the KDE proposalLooking at those three goals of a strategy you might understand a bit better why the number 1 KDE strategy ain't the best of the proposals. While you all know me as a KDE guy, I can't really support this idea. Talking to the strategy team and the dude who submitted it initially (Marcus), it has been improved a bit. It used to just talk about KDE - as in, let's be Ubuntu for KDE. That is focusing on a solution, not stating the goal or the problem you try to solve. Now it proposes to have a strong end-user focus, making it a bit more inclusive. You can then choose the right technology for the right job.
Still, while the strategy focuses on a traditional strength of openSUSE (a great integration of KDE apps and a good Plasma Desktop setup), it does not bind but it segregates.that is another traditional strength of openSUSE: being a broad, all encompassing community. This strategy is not broad at all (it is still only about one desktop technology) and does thus not give direction for a large part of the openSUSE community. Moreover, it's too specific and technical to attract most 'common' users. They aren't interested in technology but in the result.
I think it might be good for KDE and in the long run might work for openSUSE. Even though focusing on technology instead of the goal (end users) Not so sure about Free Software in general however. We, as in the Free Software desktop community, were just starting to build real bridges between each other - next year will have a Desktop Summit again!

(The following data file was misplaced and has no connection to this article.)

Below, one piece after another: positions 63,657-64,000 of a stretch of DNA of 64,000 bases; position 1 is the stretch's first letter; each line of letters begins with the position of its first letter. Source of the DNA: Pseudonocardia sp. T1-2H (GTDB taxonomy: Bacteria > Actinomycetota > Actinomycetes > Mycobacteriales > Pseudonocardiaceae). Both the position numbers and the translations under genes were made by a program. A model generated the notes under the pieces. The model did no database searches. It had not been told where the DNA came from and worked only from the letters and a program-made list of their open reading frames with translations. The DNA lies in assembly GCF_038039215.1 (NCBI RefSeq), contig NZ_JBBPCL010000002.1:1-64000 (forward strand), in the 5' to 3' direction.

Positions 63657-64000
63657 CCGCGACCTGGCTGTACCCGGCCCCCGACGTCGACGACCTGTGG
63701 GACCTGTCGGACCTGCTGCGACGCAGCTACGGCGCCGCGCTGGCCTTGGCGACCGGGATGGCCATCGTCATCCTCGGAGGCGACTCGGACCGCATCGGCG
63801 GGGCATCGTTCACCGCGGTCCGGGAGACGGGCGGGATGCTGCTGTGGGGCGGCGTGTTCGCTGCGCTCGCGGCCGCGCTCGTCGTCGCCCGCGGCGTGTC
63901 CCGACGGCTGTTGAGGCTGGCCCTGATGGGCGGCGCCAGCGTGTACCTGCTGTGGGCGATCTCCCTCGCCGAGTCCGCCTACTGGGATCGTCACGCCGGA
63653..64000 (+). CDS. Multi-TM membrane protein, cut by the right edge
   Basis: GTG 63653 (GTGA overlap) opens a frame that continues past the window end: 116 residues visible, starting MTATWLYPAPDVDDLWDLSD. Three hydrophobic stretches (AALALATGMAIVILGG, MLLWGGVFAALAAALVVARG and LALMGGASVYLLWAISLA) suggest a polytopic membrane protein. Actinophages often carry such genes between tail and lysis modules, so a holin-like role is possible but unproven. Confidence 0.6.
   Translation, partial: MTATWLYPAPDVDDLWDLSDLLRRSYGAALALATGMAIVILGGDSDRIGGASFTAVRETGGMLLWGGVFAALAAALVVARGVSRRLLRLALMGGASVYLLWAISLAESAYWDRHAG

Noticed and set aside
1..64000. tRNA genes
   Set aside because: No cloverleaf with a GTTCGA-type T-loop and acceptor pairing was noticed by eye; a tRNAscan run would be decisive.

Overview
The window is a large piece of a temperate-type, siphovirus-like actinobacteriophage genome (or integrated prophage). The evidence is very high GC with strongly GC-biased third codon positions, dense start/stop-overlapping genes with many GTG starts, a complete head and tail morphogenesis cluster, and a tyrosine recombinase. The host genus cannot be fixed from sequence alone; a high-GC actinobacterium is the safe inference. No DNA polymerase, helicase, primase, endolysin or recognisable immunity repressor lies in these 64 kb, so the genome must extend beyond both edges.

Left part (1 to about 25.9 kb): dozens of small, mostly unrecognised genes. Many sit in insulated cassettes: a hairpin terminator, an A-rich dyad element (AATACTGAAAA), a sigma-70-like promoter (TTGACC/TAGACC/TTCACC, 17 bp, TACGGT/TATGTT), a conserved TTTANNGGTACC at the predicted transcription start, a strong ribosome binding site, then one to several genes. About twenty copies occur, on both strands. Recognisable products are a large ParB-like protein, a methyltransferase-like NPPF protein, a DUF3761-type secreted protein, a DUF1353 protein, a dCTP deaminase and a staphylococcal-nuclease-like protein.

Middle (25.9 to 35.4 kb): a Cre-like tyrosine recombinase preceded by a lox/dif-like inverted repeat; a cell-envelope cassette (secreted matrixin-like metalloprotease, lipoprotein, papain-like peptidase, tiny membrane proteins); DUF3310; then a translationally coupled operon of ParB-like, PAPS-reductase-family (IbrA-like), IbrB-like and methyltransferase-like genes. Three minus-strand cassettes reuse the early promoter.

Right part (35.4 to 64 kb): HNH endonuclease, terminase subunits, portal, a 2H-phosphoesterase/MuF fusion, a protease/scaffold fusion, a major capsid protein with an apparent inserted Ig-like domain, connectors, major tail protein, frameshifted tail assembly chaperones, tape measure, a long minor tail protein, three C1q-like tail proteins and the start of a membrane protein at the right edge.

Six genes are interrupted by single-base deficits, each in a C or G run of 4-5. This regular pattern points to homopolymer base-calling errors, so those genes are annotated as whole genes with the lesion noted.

Perhaps more important, this proposal would chase away an important part of our community - the many non-KDE users and contributors. And the costs could be serious and in many area's. KDE and Gnome technologies can help each other. A good example of that, something I've been lately involved in (yet I needed Bryan to remind me of it) would be a11y or accessibility. This is something which has been moving within the KDE community lately, in part due to some inquiries a government organisation did at last Linuxtag. However, there currently are very few good tools like screen readers written on KDE technology, to eg the Orca screenreader has to be used. Which is fine - and something openSUSE has an edge in as we ship both good KDE and Gnome libs and apps!
What it should be
I think it would be good to have a proposal focusing on end user products, on something aunt Tilly can work with. openSUSE could be a distribution aiming for polish, the final touch. Working on creating a great end user product. And both the Gnome and KDE people would be able to work with it, as would the Apache team, the Kernel team and all others in the community!
I'd be willing to write such a proposal (yes, short notice, I know) if ppl think we should have it. I'm NOT saying here that that's the direction we, as in openSUSE, should choose - personally I like the poweruser proposal as well as the developer proposal. Oh and the cloudy one as well... Besides, I've been involved only so short, my vote doesn't count as I'm not even an openSUSE Member right now. So the openSUSE community should vote - not me. I'm just here to help!